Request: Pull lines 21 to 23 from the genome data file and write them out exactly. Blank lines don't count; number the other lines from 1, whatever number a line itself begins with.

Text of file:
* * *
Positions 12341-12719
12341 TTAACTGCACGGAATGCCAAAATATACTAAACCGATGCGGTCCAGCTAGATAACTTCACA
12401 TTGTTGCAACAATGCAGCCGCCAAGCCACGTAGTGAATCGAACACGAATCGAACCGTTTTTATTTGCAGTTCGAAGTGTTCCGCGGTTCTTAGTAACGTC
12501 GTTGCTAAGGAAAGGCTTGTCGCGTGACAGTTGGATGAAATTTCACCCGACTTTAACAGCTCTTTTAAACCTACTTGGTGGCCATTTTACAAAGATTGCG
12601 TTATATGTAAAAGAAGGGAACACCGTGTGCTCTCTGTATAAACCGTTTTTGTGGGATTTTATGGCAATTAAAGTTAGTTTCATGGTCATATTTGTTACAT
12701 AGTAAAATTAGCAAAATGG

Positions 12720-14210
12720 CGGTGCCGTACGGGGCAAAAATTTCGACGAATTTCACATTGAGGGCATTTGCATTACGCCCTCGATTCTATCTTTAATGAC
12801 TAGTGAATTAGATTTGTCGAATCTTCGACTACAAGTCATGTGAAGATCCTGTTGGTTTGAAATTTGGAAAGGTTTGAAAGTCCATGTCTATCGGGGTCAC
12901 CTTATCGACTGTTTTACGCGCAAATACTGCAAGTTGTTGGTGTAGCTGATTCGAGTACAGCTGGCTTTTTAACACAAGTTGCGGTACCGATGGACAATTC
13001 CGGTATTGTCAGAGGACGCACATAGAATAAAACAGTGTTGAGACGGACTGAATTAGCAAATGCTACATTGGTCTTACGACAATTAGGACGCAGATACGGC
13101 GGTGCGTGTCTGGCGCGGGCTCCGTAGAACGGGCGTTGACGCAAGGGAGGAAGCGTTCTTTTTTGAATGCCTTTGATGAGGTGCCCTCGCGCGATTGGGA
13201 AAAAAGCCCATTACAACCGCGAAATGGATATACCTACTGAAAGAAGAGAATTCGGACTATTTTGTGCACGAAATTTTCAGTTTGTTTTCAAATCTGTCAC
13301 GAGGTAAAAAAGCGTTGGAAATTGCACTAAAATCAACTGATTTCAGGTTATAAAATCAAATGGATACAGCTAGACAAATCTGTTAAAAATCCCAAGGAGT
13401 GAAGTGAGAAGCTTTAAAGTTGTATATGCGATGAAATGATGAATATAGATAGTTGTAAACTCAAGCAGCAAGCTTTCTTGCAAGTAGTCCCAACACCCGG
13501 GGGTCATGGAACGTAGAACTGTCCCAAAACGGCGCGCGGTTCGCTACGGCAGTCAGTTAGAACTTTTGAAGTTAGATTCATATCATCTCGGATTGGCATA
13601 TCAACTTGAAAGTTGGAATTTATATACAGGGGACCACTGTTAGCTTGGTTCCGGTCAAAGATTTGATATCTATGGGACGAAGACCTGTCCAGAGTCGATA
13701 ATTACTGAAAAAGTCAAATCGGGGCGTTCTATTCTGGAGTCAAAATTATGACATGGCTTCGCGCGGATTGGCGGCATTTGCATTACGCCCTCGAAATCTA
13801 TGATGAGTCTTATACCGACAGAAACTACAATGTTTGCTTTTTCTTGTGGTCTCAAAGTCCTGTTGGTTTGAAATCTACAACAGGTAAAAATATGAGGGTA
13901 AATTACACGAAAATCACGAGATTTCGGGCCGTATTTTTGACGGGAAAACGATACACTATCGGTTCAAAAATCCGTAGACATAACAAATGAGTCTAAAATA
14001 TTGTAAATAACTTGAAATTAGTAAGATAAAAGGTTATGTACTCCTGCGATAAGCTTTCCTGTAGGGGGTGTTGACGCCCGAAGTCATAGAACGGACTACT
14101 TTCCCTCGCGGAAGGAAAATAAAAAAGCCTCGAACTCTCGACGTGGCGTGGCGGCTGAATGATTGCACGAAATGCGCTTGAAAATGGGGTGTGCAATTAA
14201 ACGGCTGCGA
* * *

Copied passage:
14001 TTGTAAATAACTTGAAATTAGTAAGATAAAAGGTTATGTACTCCTGCGATAAGCTTTCCTGTAGGGGGTGTTGACGCCCGAAGTCATAGAACGGACTACT
14101 TTCCCTCGCGGAAGGAAAATAAAAAAGCCTCGAACTCTCGACGTGGCGTGGCGGCTGAATGATTGCACGAAATGCGCTTGAAAATGGGGTGTGCAATTAA
14201 ACGGCTGCGA